Because this section correctly points out that a 10646 UTF-8 value might have six bytes, I think it would be good to add a note to third paragraph that says: "UTF-8 as defined in ISO/IEC 10646 can encode characters outside the range that can be encoded in UTF-8 as defined by Unicode."


Page 2-3, Section 1.1 Coverage, last paragraph:

This is the only place we call surrogates an "extension mechanism". Also, the reference to UTF-16 is out of place. I would change this to: "There are ... code values through the use of surrogate pairs. Surrogate pairs make another 131,072..."

Page 37, D27, second bullet

The word "rare" is out of place. The are not rare: they don't exist. But, when they start to exist in the future, there might be thousands of them. I would simply remove "rare" from the first sentence. Also, because most of us are very sure that there will be non-BMP characters in the future, I would add to the end of the second sentence ", but it is widely expected that such characters will be assigned in not-distant future."

Page 89, Section 5.4 Handing Surrogate Characters

In the first sentence, there is the same "rare" problem as before. In the second sentence, the assumption that "only infrequently used characters will be assigned..." is, from the private opinions I have heard from many people, not a widely-held opinion. That clause should be struck and the sentence left at "Vendors may choose to support or not support surrogate pairs based on market conditions."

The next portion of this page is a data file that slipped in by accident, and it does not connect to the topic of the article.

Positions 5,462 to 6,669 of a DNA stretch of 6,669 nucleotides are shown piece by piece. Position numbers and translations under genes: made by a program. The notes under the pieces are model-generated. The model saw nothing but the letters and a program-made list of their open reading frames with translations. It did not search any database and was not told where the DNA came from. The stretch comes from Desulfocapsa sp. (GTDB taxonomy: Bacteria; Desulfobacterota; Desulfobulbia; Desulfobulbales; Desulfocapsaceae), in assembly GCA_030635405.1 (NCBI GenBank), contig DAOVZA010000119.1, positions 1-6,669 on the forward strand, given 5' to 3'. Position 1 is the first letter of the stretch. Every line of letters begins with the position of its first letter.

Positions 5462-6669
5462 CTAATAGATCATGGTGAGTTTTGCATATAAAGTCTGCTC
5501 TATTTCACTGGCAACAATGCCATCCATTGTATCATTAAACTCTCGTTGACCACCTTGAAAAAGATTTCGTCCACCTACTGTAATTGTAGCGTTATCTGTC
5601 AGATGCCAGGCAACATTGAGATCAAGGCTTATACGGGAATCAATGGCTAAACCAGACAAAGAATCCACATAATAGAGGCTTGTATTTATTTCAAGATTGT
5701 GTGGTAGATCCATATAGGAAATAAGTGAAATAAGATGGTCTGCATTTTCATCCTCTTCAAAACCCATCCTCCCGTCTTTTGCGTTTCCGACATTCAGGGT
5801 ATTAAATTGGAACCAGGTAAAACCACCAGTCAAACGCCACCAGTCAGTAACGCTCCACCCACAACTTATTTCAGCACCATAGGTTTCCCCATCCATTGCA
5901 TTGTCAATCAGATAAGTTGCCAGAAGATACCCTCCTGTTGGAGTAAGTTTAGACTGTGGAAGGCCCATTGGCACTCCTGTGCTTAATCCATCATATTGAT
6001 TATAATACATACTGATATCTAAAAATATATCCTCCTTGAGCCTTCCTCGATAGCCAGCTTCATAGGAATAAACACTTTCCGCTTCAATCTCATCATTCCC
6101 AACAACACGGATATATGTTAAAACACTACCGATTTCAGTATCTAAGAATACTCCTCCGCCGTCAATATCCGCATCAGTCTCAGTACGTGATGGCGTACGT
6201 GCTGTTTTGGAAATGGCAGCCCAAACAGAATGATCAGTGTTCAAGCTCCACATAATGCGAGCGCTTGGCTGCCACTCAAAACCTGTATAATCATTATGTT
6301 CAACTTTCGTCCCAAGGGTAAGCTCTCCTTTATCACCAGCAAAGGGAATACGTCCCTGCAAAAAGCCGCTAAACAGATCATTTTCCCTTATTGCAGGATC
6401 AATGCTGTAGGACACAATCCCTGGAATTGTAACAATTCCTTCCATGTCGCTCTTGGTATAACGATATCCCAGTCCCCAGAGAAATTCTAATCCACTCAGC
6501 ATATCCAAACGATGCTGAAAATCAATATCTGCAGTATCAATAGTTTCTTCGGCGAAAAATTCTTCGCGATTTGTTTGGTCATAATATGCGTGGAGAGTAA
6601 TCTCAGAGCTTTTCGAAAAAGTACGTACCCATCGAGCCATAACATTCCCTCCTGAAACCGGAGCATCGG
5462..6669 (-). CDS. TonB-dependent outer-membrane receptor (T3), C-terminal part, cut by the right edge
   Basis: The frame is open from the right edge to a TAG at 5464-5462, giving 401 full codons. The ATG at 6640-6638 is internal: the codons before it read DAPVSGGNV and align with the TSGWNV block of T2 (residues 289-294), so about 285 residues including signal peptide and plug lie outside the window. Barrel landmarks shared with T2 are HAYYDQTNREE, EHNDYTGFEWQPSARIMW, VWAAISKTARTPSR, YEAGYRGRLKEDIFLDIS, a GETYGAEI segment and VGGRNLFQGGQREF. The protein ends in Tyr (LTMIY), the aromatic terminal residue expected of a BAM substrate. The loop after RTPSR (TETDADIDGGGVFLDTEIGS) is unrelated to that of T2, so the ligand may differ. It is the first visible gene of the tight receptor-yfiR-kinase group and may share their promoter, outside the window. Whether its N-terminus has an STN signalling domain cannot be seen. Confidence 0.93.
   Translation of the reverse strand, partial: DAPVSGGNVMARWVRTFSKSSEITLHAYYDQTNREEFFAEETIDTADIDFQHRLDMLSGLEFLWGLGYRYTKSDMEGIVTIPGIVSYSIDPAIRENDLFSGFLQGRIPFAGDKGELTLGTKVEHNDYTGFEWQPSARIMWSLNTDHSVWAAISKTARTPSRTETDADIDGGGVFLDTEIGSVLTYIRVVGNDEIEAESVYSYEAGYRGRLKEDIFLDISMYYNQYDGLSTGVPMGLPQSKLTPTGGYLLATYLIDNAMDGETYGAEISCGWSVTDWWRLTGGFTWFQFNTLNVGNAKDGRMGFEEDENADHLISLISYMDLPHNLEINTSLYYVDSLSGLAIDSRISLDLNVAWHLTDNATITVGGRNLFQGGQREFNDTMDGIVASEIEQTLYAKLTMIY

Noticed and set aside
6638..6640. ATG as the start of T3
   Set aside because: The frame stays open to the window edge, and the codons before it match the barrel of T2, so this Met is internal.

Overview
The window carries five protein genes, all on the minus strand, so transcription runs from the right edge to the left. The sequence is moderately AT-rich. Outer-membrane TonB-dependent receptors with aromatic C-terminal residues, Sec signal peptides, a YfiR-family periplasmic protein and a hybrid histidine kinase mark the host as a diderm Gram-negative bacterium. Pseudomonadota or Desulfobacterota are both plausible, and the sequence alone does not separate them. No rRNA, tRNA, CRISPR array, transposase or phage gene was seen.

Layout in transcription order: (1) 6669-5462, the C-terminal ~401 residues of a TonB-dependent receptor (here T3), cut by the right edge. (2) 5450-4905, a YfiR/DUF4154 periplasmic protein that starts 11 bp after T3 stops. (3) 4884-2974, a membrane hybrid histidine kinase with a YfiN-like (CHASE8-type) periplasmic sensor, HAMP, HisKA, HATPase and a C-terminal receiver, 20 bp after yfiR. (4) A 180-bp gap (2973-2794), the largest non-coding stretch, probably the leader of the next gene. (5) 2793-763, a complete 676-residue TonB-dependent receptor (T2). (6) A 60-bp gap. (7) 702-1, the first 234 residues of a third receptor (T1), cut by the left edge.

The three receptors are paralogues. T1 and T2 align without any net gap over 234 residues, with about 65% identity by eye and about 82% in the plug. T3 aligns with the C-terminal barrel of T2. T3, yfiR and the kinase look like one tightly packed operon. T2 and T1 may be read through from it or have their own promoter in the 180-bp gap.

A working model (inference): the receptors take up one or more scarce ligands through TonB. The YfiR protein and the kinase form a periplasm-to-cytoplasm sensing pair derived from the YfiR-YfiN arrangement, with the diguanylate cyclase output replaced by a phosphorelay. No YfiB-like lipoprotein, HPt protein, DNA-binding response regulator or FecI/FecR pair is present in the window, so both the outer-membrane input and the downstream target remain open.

Page 89, Section 5.4 Handing Surrogate Characters

The last sentence of the first paragraph is almost begging implementors not to support surrogate pairs. Regardless of what we think about out-of-BMP characters, I believe that this kind of editorial urging (particularly the italics) is out of place in this standard. I haven't come across anyone who thinks that there won't be non-BMP characters assigned within five years. The entire sentence should be deleted. (My preference would be to add a sentence that says "Because it is widely believed that characters outside the 16-bit range currently used for all Unicode characters, implementors should strongly consider being prepared for such characters by implementing full support for surrogate pairs." Maybe in 3.1...)

Page 275, Section 13.4 Surrogates Area

In the first paragraph, there is the same set of problems (the use of "rare", the italics, the lack of acknowledgment that they are coming) as earlier.


Page 277, Byte Order

The third paragraph ("Systems that employ...") has very dangerous advice. Filtering out BOMs without knowing whether or not another process needs to know the exact characters in the stream (such as for digital signatures) is sure to cause errors. I suggest adding the following after the first sentence: "Note that some systems must retain all of the characters in the original stream; in these cases, byte order marks should never be removed." Also, in the last sentence of this paragraph, I would strengthen it by changing "should not" to "must not".

Page 277, Byte Order

The fourth paragraph ("To represent...") has a technically incorrect statement. The third sentence says "...a byte order mark is never used or needed...". We have no idea whether or not a byte order mark will be used; they are used in the XML standard as a heuristic to find the charset. I think "used or" should be removed.

Paul Hoffman, Director
Internet Mail Consortium